THE US Army awarded two contracts on September 17, for continued support of two airborne counter-improvised explosive device (IED) sensor systems that have been in use in Afghanistan for some time. The first was a $179,585,058 firm-fixed-price, non-option-eligible, non-multi-year contract awarded to Science Applications International of McLean, Virginia. This deal will support the Saturn Arch programme and provides for continued operations, sustainment and integration of aircraft platforms configured to host a suite of sensors deployed in support of Operation Enduring Freedom. In addition to work in the USA, some of the contract work will be undertaken in Djibouti and Afghanistan.
The second contract was a $62,337,287 firm-fixed-price, non-option-eligible, non-multi-year contract awarded to SRI International of Menlo Park, California, in support of the Desert Owl programme. It also provides for continued operations, sustainment and integration of aircraft platforms configured to host a suite of sensors deployed in support of Operation Enduring Freedom. Work will be undertaken at various locations in the USA and in Afghanistan. Both contracts are financed by US Army Fiscal Year 2013 funding.
Both the Desert Owl and Saturn Arch programmes use airborne intelligence, surveillance and reconnaissance (ISR) sensors, fitted to a variety of aircraft, to identify and assist with the removal of IEDs from the battlefield in Afghanistan. The US Army’s Task Force Observe Detect Identify Neutralize-Enhanced (TF ODIN-E) at Bagram Air Base, Afghanistan, controls these programmes, along with a third counter-IED effort, Radiant Falcon. The aircraft themselves and their sensor systems are operated by civilian defence companies working under contract to the US Army.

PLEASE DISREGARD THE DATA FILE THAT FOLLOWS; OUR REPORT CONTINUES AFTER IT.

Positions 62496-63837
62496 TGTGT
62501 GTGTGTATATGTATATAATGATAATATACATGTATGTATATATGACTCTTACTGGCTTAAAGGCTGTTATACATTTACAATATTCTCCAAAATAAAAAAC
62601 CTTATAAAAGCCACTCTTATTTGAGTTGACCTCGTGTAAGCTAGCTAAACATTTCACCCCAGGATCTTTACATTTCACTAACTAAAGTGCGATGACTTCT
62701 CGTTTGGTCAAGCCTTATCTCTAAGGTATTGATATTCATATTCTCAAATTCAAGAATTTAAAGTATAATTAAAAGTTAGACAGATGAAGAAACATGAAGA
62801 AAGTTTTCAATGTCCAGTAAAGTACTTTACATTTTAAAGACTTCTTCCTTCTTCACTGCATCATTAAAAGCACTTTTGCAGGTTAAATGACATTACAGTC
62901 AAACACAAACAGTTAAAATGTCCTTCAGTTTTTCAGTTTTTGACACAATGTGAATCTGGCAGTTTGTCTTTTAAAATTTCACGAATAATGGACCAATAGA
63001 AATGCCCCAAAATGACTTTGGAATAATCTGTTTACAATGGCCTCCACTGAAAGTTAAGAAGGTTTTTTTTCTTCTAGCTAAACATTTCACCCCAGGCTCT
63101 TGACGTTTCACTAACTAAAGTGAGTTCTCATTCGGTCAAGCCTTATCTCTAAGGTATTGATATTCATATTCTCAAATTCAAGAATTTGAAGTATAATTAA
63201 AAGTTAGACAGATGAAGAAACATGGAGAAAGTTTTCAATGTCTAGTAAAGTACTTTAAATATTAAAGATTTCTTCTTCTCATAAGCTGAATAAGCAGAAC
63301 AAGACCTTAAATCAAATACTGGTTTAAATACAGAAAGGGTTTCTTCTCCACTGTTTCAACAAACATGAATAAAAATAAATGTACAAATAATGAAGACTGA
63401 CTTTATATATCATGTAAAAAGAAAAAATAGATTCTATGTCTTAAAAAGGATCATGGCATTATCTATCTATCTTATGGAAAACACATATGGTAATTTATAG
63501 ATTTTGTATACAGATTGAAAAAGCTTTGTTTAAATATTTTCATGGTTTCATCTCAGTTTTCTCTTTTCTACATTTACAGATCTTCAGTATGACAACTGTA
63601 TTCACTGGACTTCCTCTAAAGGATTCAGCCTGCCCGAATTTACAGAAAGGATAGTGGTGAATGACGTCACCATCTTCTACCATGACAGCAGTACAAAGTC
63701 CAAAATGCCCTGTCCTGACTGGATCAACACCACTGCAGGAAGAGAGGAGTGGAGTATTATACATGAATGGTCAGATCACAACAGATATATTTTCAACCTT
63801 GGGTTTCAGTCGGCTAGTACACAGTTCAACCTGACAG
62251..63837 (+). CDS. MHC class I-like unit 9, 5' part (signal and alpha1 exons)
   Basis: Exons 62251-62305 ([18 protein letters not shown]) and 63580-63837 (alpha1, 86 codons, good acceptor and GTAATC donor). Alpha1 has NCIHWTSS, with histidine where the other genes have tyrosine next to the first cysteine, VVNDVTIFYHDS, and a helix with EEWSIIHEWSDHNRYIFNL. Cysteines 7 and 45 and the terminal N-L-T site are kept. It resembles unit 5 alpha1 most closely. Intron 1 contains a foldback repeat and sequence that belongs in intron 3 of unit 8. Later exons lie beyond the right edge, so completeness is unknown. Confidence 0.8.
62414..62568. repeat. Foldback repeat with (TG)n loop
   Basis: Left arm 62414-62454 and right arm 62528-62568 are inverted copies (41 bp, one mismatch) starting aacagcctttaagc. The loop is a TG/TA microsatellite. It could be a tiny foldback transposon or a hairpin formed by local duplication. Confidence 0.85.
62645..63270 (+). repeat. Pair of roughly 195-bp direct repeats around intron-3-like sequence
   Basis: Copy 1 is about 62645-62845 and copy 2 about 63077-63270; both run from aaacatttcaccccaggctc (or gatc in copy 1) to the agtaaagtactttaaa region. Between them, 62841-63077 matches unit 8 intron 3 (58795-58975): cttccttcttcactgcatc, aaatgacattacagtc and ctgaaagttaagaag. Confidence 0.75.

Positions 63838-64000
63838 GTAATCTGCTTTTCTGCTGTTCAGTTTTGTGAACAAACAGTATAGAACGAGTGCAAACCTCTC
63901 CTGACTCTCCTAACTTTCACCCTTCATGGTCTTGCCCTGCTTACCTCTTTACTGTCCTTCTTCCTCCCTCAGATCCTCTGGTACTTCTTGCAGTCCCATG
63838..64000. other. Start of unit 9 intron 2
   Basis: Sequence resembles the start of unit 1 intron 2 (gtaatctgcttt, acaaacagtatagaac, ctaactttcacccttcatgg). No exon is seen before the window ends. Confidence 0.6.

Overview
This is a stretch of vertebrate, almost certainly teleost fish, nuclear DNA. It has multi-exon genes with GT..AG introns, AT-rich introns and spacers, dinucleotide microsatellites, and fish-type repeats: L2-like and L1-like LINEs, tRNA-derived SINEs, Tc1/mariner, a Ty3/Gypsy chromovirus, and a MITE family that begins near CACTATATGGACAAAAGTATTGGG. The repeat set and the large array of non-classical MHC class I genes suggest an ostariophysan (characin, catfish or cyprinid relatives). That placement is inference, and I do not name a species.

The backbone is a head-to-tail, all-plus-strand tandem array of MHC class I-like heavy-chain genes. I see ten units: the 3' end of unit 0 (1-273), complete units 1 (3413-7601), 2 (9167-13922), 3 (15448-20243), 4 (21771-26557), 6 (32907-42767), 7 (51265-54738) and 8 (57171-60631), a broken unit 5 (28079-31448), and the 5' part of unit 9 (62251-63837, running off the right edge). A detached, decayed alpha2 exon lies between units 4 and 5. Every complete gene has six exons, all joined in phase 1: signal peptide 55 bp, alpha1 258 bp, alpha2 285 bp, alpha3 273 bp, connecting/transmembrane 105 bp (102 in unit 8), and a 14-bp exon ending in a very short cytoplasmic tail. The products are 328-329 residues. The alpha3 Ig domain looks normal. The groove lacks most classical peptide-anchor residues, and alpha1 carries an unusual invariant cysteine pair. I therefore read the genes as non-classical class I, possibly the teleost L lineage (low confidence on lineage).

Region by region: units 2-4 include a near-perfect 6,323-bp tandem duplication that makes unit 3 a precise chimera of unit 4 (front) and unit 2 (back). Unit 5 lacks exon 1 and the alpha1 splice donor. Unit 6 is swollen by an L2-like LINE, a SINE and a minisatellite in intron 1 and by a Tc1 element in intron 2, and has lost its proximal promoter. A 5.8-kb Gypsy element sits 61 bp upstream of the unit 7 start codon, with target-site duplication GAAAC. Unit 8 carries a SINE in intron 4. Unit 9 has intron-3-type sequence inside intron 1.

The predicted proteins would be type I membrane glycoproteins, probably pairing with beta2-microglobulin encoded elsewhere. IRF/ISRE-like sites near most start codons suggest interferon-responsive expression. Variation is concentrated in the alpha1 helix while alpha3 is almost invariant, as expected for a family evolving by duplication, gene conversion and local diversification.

US Army contract documents from last year confirmed that eight Saturn Arch systems were at that time deployed in Afghanistan on modified Beech King Air airframes, while there were three Desert Owl systems deployed, also on modified King Airs. Just one Radiant Falcon system was in use in Afghanistan, mounted on a Dash 8 airframe. Alan Warnes